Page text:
ESG Bigger in Europe Than in US

Investors in the US are far more skeptical of ESG than their European counterparts

When it comes to environmental, social and governance (ESG) investing, investors in the United States are far less accepting than their European counterparts, according to a new survey from RBC Global Asset Management.

The survey finds that two-thirds of institutional investors use ESG considerations as part of their investment approach, and 25% expect to increase their allocation to managers with ESG-based investment strategies within a year.

And yet, investors in the U.S. are still lagging behind their European counterparts when it comes to ESG investing.

According to the survey, a full 67% of global respondents use ESG principles as part of their investment approach. By region, more investors in Europe (85%) than in Canada (73%) and the US (49%) incorporate ESG analysis. 

And while 25% of survey respondents plan to increase their allocation to ESG investment strategies within the next year, the U.S. lags behind. According to the survey, U.S. adoption, which is 25%, is far behind Europe, where that figure is 49%.

Even where U.S. institutions are adopting ESG strategies, they appear to be doing so more cautiously than their European counterparts.

When asked to what extent ESG principles are used as part of their investment approach, only 12% of U.S. respondents said they “significantly used” ESG principles versus 45% in Europe. More Americans (37%) said they “somewhat used” these ESG principles.

In the U.S., 50% of respondents who use ESG factor it into less than 20% of their portfolios. Meanwhile, 43% of Europeans factor it in more than 80% of their portfolios.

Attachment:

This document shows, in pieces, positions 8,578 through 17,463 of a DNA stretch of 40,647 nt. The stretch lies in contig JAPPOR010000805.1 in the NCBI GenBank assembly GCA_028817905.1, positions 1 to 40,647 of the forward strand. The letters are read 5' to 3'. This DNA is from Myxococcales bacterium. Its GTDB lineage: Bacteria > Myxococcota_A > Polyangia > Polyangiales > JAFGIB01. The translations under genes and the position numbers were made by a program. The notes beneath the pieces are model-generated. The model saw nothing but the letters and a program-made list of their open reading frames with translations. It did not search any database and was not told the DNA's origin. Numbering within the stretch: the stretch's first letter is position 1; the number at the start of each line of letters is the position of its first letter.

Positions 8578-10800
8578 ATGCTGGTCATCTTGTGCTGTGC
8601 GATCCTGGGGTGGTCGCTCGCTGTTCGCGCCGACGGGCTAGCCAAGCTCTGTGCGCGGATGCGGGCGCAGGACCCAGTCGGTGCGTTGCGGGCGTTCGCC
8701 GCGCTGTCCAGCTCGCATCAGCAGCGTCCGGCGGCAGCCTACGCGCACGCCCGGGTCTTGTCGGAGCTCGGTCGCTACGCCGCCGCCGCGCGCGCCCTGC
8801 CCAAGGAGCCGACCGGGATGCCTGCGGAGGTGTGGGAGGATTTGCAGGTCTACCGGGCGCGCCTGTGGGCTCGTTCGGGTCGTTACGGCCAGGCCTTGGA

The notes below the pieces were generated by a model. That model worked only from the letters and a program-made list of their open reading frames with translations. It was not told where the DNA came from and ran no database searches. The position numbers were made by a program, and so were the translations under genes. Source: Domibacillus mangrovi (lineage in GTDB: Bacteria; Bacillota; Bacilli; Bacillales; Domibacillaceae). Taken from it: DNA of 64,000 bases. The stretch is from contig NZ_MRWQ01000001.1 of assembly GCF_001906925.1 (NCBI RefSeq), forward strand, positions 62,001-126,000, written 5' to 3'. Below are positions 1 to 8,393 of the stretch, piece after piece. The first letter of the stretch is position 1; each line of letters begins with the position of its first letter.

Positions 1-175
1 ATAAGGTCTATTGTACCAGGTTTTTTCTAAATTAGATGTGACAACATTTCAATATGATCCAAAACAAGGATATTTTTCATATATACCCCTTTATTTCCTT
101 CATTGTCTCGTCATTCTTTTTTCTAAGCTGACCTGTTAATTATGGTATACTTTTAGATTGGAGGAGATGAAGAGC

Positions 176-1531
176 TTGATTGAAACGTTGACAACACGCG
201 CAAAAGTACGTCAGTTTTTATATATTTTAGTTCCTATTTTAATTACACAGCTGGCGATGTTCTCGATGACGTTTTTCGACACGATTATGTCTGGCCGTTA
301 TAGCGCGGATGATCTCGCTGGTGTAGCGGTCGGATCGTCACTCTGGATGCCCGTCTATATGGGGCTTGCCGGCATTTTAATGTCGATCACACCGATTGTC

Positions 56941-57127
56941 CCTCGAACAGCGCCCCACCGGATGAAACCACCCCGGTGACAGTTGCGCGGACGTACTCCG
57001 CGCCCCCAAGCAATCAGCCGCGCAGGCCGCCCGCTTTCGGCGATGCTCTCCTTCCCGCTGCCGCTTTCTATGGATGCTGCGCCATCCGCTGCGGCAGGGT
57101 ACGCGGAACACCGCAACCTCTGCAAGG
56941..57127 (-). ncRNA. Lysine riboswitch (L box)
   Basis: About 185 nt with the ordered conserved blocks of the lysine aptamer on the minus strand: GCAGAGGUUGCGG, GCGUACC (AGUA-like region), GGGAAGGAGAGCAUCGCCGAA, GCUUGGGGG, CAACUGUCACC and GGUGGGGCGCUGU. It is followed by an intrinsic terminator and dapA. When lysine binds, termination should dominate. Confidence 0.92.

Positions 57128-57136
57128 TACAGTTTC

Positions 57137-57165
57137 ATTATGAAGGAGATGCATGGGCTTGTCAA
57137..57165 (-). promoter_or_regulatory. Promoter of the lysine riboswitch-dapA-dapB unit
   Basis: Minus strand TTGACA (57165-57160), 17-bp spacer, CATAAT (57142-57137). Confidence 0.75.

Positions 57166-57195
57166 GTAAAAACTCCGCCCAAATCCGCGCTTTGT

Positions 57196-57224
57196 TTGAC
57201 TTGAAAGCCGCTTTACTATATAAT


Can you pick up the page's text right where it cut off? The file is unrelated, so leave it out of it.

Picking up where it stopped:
During a panel discussion hosted by RBC GAM, Kate Starr, chief investment officer at Flat World Partners, explained why Europe may be so further ahead in adoption of ESG.

“For the last decade people would say, ‘well Europe is so far ahead,’” she said. “Well really why? And when you think about it, what’s been happening in Europe is they’ve been more focused in their economies and in their companies and in their commercial propositions around these things. And so the investment has followed.”

Other data points from the survey suggest why this gap exists. Across nearly every question posed by the survey, asset owners in the U.S. appear more skeptical of the value of ESG than their counterparts in other regions.

According to the survey, 28% of U.S. respondents think ESG mitigates risk, 50% do not and 23% are not sure. By comparison, 77% of Europeans and 68% of Canadians see ESG as mitigating risk.

The survey also looks at how many respondents think ESG is a source of alpha and finds that 17% of U.S. respondents think ESG provides alpha, compared with 51% of Europeans and 21% of Canadians.

According to the survey, only 5% of U.S. respondents expect ESG investments to perform better than non-ESG investments; 26% percent expect them to perform worse; and 69% expect them to have no influence. To compare, 40% of Europeans and 24% of Canadians expect ESG investments to perform better than non-ESG investments.

RBC Global Asset Management surveyed 434 institutional asset owners and consultants in the United States, Canada and Europe for its second annual survey of institutional attitudes and perceptions of responsible investing.

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